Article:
As campaign strategies go, it’s certainly a novel one.
In Edinburgh South, which voted No in September’s referendum by 65% to 35%, SNP candidate Neil Hay has hit trouble.
Under a pseudonymous account, “Paco McSheepie”, which he ran in 2012, he tweeted the term “quisling” with reference to unionists and lamented that “umpteen poor souls in the elderly bracket can vote but barely know their own name”.
No doubt these bon mots will go some way to winning sceptical voters round in the next referendum. “Vote for us, you doddery old traitors” has a certain ring to it.
Hay has apologised for his remarks, telling the Edinburgh Evening News: “The words in these old tweets were poorly chosen, and I apologise for any offence caused. They are not in keeping with the way I would express myself now. To make it clear that I and the way I express myself have moved on – I hope and believe for the better – I deleted this Twitter account, and only use my own campaign account.”
His sympathisers point out that Hay merely posted a headline and link from a nationalist satirical site, BBC Scotlandshire. That is true but no fair reading of the article could conclude that what is being ironised is the traitor-baiting tendency within Scottish nationalism. It’s the “quislings” being scorned, not their accusers.
Scottish Labour seized on his remarks, demanding that Nicola Sturgeon sack him as a candidate. Sturgeon has refused and warned Labour that people in glass Tweetdecks shouldn’t throw hashtags, an eminently fair point given that party’s tolerance of its member Ian Smart, a one-man case for Godwin’s Law to have a three-strikes rule.
Smart has called Mhairi Black, a talented young SNP candidate, a “wee Nazi” and claimed Alex Salmond would be “crying into his soup” at the sight of “two black English lassies cheered all the way round Hampden” during the Commonwealth Games. “Better 100 years of the Tories,” he ventured in a tweet from 2013, “than the turn on the Poles and the P***s that would follow independence failing to deliver.”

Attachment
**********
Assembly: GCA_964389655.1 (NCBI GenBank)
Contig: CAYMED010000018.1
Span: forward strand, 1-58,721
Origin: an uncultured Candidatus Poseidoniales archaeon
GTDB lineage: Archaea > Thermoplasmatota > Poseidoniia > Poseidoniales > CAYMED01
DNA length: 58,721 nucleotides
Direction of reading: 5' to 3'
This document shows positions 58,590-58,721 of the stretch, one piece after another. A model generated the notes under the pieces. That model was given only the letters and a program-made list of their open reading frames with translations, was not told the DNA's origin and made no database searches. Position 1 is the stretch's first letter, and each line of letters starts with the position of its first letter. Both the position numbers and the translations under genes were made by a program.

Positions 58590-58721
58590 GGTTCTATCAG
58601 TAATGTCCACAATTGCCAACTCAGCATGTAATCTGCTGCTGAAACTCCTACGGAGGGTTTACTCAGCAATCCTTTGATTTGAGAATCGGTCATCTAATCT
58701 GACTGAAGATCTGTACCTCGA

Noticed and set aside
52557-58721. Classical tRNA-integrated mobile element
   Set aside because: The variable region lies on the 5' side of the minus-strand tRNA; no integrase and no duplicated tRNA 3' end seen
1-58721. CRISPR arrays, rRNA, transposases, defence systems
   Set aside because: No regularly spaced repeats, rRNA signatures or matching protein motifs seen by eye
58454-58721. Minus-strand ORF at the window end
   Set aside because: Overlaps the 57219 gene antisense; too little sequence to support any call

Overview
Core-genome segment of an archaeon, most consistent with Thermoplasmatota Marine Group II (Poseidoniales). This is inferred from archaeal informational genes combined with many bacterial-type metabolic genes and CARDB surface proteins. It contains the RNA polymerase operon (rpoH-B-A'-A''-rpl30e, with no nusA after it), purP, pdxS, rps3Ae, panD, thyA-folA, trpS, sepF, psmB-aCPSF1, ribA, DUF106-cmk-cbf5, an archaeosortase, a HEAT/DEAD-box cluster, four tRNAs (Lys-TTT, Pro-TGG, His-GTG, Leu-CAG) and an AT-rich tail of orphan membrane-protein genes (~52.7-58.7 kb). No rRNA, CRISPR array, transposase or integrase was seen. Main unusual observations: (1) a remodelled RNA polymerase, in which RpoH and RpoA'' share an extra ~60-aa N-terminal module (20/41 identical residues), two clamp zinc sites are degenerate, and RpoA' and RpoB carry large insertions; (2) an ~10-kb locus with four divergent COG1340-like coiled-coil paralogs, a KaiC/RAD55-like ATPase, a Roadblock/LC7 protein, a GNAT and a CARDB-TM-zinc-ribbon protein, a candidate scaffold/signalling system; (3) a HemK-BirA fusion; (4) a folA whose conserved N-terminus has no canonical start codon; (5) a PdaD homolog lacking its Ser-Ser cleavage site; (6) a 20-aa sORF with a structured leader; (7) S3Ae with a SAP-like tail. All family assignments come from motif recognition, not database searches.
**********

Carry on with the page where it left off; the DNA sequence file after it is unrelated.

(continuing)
Scottish Labour has to decide if it wants to be associated with verbal sewage like this.
But, unlike Hay, Smart is not standing as a candidate for Parliament and that is a meaningful difference. The online abuse angle is important but there is a larger consideration. Serving as a Member of Parliament requires a certain temperament and comportment. Not all politicians live up to this but it is the standard to which all should aspire. Fundamental to that is the principle that an MP represents all of his constituents, not just the ones who voted for him. If this is how Hay views Scots who opposed independence, how will he deal as an MP with those who backed another candidate?
We hear a lot about cybernats and it is true that some independence enthusiasts post outrageous comments online. But some of the most thought-provoking and stimulating conversations I’ve had on Twitter have been with people with 15 Yes badges in their profile. They did not have to resort to debasing their opponents; they had arguments. I also know plenty of SNP activists. None of them spent the referendum running fake Twitter accounts. They were too busy leafleting tower blocks, registering voters, and phone-banking undecideds.
“Celtic jerseys are not for second best,” Jock Stein aphorised. “They don’t shrink to fit inferior players.” The same is true of party rosettes. That yellow flourish and crossed black ribbon mean something. They represent a proud political party underpinned by deeply-held values and committed to the betterment of Scotland and her people. When your name appears on a ballot paper alongside that party, you have a responsibility to the leader, your activists, your fellow members and, most importantly, the voters.